desegregation

[dee-seg-ri-gey-shuhn, dee-seg-]
noun
the elimination of laws, customs, or practices under which different races, groups, etc., are restricted to specific or separate public facilities, neighborhoods, schools, organizations, or the like.

Origin:
1950–55; de- + segregation

desegregationist, noun
antidesegregation, adjective
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Based on the Random House Dictionary, © Random House, Inc. 2014.
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World English Dictionary
desegregate (diːˈsɛɡrɪˌɡeɪt)
 
vb
to end racial segregation in (a school or other public institution)
 
desegre'gation
 
n
 
desegre'gationist
 
n, —adj

Collins English Dictionary - Complete & Unabridged 10th Edition
2009 © William Collins Sons & Co. Ltd. 1979, 1986 © HarperCollins
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Etymonline
Word Origin & History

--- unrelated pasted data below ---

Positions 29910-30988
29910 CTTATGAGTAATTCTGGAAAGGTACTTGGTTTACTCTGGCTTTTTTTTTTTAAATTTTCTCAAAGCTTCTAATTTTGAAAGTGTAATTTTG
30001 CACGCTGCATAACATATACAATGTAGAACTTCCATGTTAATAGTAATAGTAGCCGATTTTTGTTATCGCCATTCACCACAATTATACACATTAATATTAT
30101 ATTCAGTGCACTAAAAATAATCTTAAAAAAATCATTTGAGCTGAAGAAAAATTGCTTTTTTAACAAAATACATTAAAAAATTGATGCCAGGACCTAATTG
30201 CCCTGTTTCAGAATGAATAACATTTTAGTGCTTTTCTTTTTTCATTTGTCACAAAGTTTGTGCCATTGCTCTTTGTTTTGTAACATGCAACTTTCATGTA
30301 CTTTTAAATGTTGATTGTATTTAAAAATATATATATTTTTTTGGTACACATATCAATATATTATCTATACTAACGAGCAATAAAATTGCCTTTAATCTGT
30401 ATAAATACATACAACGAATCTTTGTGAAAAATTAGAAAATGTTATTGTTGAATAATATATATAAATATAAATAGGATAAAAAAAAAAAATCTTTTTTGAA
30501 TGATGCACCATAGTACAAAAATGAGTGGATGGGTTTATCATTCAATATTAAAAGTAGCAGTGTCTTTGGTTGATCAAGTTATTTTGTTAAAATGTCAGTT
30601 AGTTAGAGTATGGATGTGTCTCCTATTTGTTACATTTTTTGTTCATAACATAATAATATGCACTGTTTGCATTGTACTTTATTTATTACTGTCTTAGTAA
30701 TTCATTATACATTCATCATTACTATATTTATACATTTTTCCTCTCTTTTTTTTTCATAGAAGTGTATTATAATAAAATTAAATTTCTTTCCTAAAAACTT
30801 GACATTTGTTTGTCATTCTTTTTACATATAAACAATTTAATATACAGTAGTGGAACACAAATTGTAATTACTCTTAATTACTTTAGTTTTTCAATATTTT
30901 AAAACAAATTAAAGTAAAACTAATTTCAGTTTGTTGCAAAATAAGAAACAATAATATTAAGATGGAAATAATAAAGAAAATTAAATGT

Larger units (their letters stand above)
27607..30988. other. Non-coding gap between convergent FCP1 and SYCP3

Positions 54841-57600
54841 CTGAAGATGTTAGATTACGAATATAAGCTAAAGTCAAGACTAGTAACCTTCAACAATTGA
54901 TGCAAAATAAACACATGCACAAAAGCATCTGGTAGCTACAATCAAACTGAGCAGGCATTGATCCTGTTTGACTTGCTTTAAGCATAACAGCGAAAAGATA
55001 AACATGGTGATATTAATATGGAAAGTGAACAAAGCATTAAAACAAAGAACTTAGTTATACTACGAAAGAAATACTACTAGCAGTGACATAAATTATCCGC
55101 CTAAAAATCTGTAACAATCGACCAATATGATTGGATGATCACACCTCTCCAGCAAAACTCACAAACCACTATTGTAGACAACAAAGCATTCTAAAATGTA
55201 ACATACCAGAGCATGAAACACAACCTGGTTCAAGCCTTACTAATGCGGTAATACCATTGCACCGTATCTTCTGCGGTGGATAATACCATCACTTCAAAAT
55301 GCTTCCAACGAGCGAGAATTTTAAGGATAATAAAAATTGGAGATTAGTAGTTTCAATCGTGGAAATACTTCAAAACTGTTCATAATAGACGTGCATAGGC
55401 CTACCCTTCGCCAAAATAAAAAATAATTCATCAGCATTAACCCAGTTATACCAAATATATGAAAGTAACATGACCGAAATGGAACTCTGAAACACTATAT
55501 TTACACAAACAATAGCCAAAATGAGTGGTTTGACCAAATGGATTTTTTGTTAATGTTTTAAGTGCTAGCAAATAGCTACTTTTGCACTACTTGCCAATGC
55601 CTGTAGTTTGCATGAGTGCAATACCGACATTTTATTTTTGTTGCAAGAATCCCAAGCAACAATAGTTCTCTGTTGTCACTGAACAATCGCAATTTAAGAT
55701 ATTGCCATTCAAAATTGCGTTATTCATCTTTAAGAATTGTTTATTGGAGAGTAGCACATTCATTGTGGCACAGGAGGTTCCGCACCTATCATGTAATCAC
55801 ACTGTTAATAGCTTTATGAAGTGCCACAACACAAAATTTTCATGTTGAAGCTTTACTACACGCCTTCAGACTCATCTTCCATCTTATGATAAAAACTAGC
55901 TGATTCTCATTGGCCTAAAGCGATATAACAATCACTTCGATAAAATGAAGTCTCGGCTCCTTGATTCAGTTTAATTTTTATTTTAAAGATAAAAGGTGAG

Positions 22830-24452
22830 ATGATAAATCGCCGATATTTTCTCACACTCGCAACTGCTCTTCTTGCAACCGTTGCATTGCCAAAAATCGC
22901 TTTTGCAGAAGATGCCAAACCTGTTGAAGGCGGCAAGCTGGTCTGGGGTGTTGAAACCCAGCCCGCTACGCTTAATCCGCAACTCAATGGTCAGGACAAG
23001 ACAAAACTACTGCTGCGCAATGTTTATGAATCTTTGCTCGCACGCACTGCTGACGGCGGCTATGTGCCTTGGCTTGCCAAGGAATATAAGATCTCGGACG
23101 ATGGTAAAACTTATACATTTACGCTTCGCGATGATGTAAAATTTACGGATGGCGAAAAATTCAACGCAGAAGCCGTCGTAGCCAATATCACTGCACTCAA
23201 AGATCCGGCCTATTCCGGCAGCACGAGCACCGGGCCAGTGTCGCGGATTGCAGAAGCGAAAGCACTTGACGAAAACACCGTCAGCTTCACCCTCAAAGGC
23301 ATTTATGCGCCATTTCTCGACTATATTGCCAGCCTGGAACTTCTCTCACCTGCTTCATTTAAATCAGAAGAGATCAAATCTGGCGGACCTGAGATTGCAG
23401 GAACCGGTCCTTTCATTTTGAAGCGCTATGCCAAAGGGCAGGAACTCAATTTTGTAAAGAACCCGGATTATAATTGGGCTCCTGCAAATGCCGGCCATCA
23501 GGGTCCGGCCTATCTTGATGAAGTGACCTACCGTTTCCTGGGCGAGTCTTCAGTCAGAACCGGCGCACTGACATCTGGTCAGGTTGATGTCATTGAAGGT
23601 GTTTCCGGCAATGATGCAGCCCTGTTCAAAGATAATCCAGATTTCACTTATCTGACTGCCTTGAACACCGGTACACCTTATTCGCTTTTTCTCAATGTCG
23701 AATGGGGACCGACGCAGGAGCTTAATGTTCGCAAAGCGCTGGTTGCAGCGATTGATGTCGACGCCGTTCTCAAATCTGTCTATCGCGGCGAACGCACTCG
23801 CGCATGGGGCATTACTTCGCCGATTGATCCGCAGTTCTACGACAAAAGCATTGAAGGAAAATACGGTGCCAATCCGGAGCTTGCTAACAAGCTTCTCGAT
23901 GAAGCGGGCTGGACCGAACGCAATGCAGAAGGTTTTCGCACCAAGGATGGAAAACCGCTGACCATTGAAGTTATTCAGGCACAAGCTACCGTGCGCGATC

desegregation
1952, Amer.Eng., from de- "do the opposite of" + segregation in the racial sense.
Online Etymology Dictionary, © 2010 Douglas Harper
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Example sentences
Inside are an antique fire engine and an interesting exhibit about the
  desegregation of the fire department.
You've written about school desegregation, the growth of state lotteries, and
  the rising price of college.
They're threatened by desegregation and the expansion of regional campuses.
In the early eighties additional funds were channeled into the school as a
  result of a desegregation decree.
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